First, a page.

J: He does. He’s a brilliant artist. It kicked off with this really beautiful show, and it’s just been a combination of serious hard work on everyone’s part. Back to the legend about the space being haunted. At this point, I think it is. I think that it’s good spirits. It has this amazing presence to it, that space, and it lends an air. All the programming that goes on in it, it’s very unique. So in any case, we’ve been really fortunate that the quality of the artwork and music and film that have since come to be in that space have all been very good.
We’ve developed a reputation for that. And then we realized that we needed to build out the fine arts programming. We talked to these two very capable lovely ladies to join the curatorial panel in 2012. Robyn brings in a huge amount of knowledge and connections in the design world, so we’ve broadened our base from fine arts into the design world, and then MK is incredibly really well connected in the Chicago art world and is a very brilliant writer. Everyone really brings their skill set to it, and it allows for a greater depth of programming. We want to be diverse, we want to be accessible, present as much variety as we can, especially in the neighborhood, but in the community at large.
K: How do you decide who curates each show?
R: We usually do a call for submissions and also bring our own ideas in. We look across the board at what kind of artist we want for the space, what their work should be like, who they are as people, geography, and across the board, we just try to get a really nice diverse group.
J: And even though we have our own specific shows, we actually do things kind of collaboratively. We’ll bounce the press release off of each other, or if someone needs help doing an install, we’ll pop into the space. We’ll support on opening reception day. We’ll always collaborate in some way, but there’s always a lead point person for each artist.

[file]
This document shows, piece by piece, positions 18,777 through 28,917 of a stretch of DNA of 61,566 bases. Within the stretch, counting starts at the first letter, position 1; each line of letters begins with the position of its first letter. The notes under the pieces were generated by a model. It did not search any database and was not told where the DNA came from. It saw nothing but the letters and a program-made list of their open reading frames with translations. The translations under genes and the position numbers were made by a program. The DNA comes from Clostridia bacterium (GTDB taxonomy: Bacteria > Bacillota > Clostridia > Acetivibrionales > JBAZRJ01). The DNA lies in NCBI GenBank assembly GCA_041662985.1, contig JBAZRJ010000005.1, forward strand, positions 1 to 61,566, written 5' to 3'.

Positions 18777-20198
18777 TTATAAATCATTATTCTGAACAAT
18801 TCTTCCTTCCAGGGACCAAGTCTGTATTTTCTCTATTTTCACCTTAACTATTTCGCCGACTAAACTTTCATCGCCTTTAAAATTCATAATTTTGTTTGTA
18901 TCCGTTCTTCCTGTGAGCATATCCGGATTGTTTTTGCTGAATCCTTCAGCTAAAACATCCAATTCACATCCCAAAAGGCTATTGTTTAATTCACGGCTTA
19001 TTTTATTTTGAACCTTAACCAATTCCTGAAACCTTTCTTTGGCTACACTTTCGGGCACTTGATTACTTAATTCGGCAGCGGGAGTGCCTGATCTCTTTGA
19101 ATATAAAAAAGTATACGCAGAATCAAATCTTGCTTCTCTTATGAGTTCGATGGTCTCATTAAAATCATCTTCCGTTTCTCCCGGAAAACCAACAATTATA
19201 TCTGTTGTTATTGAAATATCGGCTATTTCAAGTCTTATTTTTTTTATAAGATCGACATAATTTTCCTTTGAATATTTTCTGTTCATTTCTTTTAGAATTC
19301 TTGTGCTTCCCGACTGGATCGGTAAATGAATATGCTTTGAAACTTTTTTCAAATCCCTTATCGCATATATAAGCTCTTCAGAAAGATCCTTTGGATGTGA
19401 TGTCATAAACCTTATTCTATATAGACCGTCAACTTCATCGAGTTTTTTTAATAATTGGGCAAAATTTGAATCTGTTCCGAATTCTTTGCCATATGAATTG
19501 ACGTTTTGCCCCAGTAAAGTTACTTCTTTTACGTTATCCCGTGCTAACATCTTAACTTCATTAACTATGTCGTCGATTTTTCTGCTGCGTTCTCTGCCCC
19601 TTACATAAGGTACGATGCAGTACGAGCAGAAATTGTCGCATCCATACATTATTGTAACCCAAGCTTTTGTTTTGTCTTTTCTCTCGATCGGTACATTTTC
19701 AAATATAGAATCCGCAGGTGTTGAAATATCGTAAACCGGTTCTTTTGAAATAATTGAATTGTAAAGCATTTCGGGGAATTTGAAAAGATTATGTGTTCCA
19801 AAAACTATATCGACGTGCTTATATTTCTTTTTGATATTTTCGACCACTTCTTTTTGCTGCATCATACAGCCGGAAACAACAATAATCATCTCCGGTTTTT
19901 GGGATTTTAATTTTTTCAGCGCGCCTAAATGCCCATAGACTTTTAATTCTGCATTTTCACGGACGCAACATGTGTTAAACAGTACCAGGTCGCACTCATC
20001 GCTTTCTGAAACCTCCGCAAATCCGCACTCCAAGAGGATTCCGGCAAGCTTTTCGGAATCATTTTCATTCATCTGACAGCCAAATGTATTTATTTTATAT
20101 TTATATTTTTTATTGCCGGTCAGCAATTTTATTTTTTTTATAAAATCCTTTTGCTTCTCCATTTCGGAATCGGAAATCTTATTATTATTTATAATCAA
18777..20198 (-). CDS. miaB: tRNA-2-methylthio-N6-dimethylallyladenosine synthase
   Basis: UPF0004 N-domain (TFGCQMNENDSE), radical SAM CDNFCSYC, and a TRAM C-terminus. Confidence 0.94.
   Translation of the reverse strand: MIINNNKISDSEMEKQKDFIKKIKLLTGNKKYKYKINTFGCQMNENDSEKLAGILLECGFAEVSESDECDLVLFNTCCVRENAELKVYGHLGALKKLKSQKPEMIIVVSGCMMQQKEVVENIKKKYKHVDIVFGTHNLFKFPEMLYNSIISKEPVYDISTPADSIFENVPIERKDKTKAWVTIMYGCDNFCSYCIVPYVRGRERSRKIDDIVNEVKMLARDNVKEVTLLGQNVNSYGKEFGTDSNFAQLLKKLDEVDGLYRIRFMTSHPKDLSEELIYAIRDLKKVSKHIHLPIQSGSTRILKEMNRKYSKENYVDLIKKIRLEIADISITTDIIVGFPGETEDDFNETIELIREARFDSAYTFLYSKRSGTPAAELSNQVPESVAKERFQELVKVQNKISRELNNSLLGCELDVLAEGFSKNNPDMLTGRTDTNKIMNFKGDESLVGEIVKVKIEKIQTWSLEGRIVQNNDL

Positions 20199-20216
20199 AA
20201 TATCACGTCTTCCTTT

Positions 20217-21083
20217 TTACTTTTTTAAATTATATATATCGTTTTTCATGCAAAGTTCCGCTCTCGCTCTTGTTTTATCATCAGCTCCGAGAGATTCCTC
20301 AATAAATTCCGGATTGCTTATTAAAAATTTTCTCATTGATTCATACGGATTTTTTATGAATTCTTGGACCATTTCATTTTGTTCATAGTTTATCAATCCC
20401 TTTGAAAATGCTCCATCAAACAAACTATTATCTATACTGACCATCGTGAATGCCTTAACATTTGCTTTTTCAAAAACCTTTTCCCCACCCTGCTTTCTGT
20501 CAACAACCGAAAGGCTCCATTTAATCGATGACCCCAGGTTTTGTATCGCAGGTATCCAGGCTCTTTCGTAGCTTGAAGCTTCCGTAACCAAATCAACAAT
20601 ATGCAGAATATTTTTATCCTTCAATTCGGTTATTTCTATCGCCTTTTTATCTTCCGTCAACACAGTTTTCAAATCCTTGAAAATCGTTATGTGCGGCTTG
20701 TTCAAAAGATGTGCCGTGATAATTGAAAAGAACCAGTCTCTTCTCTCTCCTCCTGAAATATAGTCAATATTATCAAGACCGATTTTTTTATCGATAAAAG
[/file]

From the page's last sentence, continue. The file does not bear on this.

K: Besides the fact that you said that you are looking for a diverse range of people, are there certain qualifiers?
MK: We’ve definitely learned the hard way that new new media, projection has lots of logistical things to consider.
R: It’s really hard because it’s a historic space, you don’t want to destroy the walls. There are limits to what you can do. The other thing is we have so much programming that we like to have some kind of visual tie-back to the artist in the space during all the shows. So if there’s a musician performing on Thursday night, we can’t necessarily turn on the projections too because it might interact with what the musician is trying to do in not a great way. So we try to get that balance between what the artist wants to do with the space and how the other programming can react to that.
J: This is an idiosyncratic space, so a lot of time, we receive these proposals from people that are like, “I do 12 x 12 paintings, and I have five of them. How can I show that?” And I’m like, “It’s not really the space for you.” So a lot of the time, there has to be adaptability on the part of the artist, and there has to be adaptability on the part of the curator. And actually, MK has done a lot of really interesting things to bring large-scale works into that space.
MK: I built a wall. I had this vision: As you walk in, confronted with a wall-sized work. This artist who has these wall-to-wall charcoal drawings of the same word written over and over and over again, and it was kind of playing off the discomfort as well. This idea of it being a shelter for travelers and messing with that with the confrontational work. There’s a window there, and we had to have a wall over it to present the drawing.